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The original version of this obituary was written by James T. Keane for America Media‘s website. The below version has been edited for length and to include more information about Fr. Christiansen’s time as a Jesuit before joining America.

April 7, 2022 – Fr. Andrew Christiansen, SJ, was born on Feb. 20, 1945, to Mary (née Coccese) and Andrew Christiansen. He entered the Society of Jesus on July 30, 1962, and professed his first vows on July 31, 1964. Fr. Christiansen received his undergraduate degree from Fordham University in 1968. He went on to receive an M.Div. (1970) and S.T.M. (1973) from Woodstock Theological College. In 1973, he began his postgraduate religious studies at Yale University in New Haven, Conn. Here he received his M.A. in 1975, M. Phil in 1977 and doctorate in 1982.

He was ordained a priest in 1972 at Fordham University, completed his tertianship from 1984 to 1985, and took final vows in the Society of Jesus in 1986.

Fr. Christiansen (Drew to his friends) served as the director of the U.S. Conference of Catholic Bishops’ Office of International Justice and Peace, and also taught social ethics and peace studies at the Jesuit School of Theology at Berkeley and the University of Notre Dame, where he was a founding staff member of the Kroc Institute for International Peace Studies. He authored hundreds of articles and was published in more than a dozen foreign journals, and co-authored or edited a number of books on peacemaking and ethics.

In 2002, he first came to America magazine as a writer and associate editor. He would go on to become editor-in-chief in 2005,a position he would hold for seven years.

“Drew Christiansen was a devoted Jesuit priest and a true friend of America. I know I would not be the editor of America today without his guidance, his encouragement and his endorsement,” said Fr. Matthew Malone, SJ, president and editor in chief of America Media. “And it’s also true that there would not be an America today but for Drew and his leadership…He steadied the ship and safely sailed her through the stormy seas of the next seven years. He was a kind and generous man and a friend to all he met.”

Fr. Christiansen most recently served as a Distinguished Professor of Ethics and Human Development in Georgetown’s School of Foreign Service and a senior fellow at the Berkley Center for Religion, Peace, and World Affairs. His areas of research in those positions included nuclear policy, just war and just peacemaking and Catholic social teaching. He was a frequent consultant to the Holy See and a member of the steering committee of the Catholic Peacebuilding Network. He also served on the Atlantic Council’s Middle East Task Force and on the Holy See delegation that participated in the negotiation of the Treaty on the Prohibition of Nuclear Weapons during the summer of 2017. He was also a Canon of the Holy Sepulcher of Jerusalem.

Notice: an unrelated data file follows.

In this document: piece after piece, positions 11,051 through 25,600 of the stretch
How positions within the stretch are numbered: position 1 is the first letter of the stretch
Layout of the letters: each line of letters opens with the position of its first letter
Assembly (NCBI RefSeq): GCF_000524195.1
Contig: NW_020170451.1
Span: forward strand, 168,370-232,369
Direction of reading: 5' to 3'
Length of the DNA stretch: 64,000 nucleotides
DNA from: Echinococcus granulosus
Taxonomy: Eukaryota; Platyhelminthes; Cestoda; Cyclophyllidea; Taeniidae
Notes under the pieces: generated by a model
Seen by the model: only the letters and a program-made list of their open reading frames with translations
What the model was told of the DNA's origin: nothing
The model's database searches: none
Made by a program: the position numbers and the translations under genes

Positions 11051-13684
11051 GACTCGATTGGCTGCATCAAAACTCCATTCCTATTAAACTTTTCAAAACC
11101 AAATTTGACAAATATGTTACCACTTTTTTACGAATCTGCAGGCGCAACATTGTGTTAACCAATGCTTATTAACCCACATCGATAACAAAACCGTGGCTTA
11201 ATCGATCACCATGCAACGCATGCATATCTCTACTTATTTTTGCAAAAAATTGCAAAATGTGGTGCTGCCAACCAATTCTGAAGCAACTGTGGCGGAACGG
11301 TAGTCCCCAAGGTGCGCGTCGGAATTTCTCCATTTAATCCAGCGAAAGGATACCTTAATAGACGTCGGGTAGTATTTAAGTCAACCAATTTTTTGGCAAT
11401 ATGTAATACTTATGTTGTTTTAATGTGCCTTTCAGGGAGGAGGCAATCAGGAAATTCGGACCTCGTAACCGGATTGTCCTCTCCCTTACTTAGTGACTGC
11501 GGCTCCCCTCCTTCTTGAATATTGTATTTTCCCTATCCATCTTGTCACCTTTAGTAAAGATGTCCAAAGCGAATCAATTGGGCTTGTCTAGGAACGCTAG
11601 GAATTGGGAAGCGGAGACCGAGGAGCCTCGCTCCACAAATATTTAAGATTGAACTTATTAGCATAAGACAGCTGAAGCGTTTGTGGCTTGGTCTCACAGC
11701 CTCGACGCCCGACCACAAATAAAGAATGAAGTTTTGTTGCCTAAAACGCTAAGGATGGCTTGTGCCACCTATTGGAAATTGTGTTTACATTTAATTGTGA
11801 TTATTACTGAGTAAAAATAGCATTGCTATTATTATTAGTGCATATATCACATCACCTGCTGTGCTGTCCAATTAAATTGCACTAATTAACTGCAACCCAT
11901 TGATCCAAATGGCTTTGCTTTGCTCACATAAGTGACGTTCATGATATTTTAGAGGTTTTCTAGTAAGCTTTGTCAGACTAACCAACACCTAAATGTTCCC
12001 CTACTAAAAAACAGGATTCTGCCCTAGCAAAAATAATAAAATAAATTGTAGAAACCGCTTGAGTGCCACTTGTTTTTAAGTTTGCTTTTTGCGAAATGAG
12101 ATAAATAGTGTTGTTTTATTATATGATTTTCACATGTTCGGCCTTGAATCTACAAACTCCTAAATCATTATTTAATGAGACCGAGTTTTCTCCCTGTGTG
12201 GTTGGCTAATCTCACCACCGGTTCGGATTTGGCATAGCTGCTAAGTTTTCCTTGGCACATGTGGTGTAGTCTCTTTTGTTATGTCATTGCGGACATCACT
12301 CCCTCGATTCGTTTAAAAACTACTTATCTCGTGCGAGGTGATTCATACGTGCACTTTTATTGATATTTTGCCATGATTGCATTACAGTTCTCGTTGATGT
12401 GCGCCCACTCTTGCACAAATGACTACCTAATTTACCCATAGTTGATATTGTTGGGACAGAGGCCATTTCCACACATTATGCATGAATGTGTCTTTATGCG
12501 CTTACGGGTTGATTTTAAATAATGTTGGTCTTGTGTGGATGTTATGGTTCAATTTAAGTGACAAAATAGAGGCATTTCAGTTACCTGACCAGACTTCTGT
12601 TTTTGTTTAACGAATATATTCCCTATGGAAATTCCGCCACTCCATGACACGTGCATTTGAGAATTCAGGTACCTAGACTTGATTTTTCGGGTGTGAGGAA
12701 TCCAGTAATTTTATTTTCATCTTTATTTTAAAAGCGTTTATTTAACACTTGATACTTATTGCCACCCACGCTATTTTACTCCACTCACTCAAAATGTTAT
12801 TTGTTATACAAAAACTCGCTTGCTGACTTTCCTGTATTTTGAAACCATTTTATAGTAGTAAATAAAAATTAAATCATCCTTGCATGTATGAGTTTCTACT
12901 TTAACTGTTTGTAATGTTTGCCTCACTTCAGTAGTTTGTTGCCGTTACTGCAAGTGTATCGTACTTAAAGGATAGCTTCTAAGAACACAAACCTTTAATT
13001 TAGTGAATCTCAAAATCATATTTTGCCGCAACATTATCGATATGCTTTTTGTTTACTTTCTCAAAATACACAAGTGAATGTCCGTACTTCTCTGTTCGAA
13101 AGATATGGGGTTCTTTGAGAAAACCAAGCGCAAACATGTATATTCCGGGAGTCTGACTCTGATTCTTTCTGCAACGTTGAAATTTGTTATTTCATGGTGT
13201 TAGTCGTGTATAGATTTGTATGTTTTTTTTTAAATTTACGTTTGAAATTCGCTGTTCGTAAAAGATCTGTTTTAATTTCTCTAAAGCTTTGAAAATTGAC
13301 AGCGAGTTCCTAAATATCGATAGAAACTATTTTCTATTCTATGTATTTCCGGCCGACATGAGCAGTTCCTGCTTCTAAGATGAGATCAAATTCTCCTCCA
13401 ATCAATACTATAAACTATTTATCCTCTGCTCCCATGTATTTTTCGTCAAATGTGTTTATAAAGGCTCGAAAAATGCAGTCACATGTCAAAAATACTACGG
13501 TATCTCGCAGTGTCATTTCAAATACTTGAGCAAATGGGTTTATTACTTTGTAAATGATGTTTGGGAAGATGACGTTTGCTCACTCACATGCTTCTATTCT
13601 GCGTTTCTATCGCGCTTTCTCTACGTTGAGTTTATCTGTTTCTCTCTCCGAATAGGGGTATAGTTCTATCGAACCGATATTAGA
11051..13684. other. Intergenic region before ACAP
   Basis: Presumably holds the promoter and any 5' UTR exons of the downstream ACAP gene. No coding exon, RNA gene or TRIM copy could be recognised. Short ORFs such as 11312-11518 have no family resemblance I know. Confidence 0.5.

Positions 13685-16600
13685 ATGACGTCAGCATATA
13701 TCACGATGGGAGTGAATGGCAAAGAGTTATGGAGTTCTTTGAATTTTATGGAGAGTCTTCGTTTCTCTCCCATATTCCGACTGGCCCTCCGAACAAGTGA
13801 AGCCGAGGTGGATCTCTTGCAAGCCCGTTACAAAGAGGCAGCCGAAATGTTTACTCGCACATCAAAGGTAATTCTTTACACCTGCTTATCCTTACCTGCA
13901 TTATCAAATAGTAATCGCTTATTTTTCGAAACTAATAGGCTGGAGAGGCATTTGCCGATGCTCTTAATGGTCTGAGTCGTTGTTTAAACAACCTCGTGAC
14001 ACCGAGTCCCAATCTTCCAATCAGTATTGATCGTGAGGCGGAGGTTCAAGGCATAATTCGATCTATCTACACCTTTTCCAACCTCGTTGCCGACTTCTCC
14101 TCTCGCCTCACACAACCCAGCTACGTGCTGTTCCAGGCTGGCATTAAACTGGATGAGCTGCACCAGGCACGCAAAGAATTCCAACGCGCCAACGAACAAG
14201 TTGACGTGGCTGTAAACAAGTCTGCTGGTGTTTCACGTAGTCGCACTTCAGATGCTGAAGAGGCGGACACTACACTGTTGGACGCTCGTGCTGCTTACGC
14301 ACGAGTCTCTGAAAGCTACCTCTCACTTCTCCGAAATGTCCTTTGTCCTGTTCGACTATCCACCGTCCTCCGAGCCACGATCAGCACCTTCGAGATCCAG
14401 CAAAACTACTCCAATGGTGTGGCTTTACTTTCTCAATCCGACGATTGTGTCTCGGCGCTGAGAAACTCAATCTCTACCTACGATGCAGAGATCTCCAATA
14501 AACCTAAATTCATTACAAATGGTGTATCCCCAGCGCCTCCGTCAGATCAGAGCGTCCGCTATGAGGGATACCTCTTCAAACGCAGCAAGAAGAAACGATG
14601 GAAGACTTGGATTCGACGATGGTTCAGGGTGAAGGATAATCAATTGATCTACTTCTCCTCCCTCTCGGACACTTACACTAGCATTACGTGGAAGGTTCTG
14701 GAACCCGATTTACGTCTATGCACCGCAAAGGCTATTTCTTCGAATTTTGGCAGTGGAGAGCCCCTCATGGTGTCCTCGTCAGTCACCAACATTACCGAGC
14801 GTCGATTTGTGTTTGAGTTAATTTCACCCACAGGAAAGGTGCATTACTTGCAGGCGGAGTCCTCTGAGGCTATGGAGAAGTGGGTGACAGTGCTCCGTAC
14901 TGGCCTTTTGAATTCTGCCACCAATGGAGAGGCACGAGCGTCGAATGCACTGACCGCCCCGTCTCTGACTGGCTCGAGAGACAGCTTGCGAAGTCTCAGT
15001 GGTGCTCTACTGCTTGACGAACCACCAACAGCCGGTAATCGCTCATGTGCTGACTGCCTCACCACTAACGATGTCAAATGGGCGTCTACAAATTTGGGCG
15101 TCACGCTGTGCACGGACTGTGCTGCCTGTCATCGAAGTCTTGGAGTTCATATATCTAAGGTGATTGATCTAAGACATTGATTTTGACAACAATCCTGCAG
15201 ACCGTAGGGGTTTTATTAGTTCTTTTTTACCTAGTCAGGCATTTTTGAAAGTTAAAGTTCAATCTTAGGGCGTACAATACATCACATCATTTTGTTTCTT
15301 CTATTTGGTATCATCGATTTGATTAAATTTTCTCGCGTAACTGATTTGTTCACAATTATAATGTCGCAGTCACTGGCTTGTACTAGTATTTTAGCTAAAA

Fr. Christiansen was remembered by his former colleagues at America as a kind, caring and thoughtful leader, as well as a powerful intellect with a great gift for communication.

“I was always impressed by Drew’s ability to write succinctly, and with great insight, on very complicated subjects,” America deputy editor in chief Tim Reidy noted. “He had a rare combination of gifts, yet he was also humble and kind. Some of my fondest memories of him are discussing his favorite hikes in the Catskills or his love for cross country skiing near his family’s home in New England. He was a deeply prayerful man who found God in many, many things.”

“Drew was very supportive of his staff, always encouraging us to pursue our own areas of interest in our writings. He was also a very thoughtful person,” wrote America executive editor Kerry Weber. “One of my fondest memories of him was when he, along with Ray Schroth, SJ, and Robert Collins, SJ, took the time to trek from Manhattan to Brooklyn to attend the ceremony at which I was inducted as a Mercy Associate. He brought a chocolate cake and sat happily chatting to many Sisters of Mercy and Associates.”

“Drew was the epitome of the gentleman scholar, an unassuming, self-effacing public intellectual during a time when the prominence and influence of that role has been squandered to petty squabbling and vanity,” said America senior editor Kevin Clarke. “He was also deeply wise and kind, passionate about peacemaking and the intellectual work of justice-seeking.”

“The thing that always impressed me about Drew is that he could write about such a wide range of issues with depth and also speed,” said America associate editor Fr. Jim McDermott, SJ. “There are so many topics on which you’d think, ‘Who could write in a meaningful and accessible way about this incredibly complex issue?’ and the first answer would be Drew.”

Fr. Christiansen, the 13th editor in chief of America and a noted scholar of ethics, peacemaking, and public policy, died on April 6, in Washington, D.C. He was 77 years old.

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